Atmosphere Ocean Science Colloquium
Interaction of Atmospheric and Oceanic Weather
Speaker: Ivy Frenger, Princeton University
Location: Warren Weaver Hall 1302
Date: Wednesday, October 1, 2014, 3:30 p.m.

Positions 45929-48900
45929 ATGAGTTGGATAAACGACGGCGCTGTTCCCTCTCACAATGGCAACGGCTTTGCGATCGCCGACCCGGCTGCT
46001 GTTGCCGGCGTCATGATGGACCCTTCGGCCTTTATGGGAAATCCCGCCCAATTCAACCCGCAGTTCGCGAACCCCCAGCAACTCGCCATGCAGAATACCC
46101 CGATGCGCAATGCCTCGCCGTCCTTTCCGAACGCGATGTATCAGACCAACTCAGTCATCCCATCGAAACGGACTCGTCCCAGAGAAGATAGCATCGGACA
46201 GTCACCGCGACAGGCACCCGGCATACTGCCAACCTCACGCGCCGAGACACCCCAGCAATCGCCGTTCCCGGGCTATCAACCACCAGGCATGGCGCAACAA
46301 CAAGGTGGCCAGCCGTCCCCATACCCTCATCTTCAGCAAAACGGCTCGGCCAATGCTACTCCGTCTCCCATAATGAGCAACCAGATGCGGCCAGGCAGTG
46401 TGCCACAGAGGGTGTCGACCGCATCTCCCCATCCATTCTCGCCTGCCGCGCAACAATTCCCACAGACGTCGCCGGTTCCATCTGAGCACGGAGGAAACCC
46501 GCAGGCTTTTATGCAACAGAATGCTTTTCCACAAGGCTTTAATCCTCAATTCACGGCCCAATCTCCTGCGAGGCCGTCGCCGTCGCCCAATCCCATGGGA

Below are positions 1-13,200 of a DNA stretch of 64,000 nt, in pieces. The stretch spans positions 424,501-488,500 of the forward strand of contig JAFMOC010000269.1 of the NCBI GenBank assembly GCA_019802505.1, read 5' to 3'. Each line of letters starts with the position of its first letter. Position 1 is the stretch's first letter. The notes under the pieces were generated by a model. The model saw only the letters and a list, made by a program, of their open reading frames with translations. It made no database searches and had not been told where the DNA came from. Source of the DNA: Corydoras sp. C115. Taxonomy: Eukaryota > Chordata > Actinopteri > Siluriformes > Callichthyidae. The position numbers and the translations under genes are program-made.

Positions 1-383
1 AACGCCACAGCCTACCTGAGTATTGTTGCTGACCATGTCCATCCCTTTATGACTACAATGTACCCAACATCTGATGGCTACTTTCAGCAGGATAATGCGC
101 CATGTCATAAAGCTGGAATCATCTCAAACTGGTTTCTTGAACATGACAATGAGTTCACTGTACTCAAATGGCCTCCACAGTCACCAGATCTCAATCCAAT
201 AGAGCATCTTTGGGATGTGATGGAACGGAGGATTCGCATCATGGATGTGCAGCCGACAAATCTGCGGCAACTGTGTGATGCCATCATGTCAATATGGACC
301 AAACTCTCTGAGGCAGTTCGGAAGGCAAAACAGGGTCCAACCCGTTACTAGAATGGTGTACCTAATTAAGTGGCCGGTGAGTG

The atmosphere is affected by underlying varying sea surface temperatures. Major variability of sea surface temperatures arises from "the oceanic weather", eddies with scales of the order of 100 km which are omnipresent features in the global ocean. First, we analyzed the impact of these transitory and approximately circular sea surface temperature fronts on the overlying atmosphere by examining the atmospheric conditions associated with over 600,000 individual eddies in the Southern Ocean, using satellite data. We show that ocean eddies locally affect near-surface wind, cloud properties and rainfall, i.e. modulating atmospheric weather conditions. The observed pattern of atmospheric change is consistent with a mechanism in which the sea surface temperature anomalies associated with the oceanic eddies modify turbulence in the atmospheric boundary layer. Second, we set-up a regional coupled atmosphere-ocean model for the south Atlantic. The model reproduces the effect which we detected in observations and confirms our hypothesis regarding the dominant mechanism. Examining the feedback of the eddy-caused wind modifications on the ocean, we find it important to resolve lateral wind gradients at the scales of eddies as they result in a significant energy change of the ocean eddies.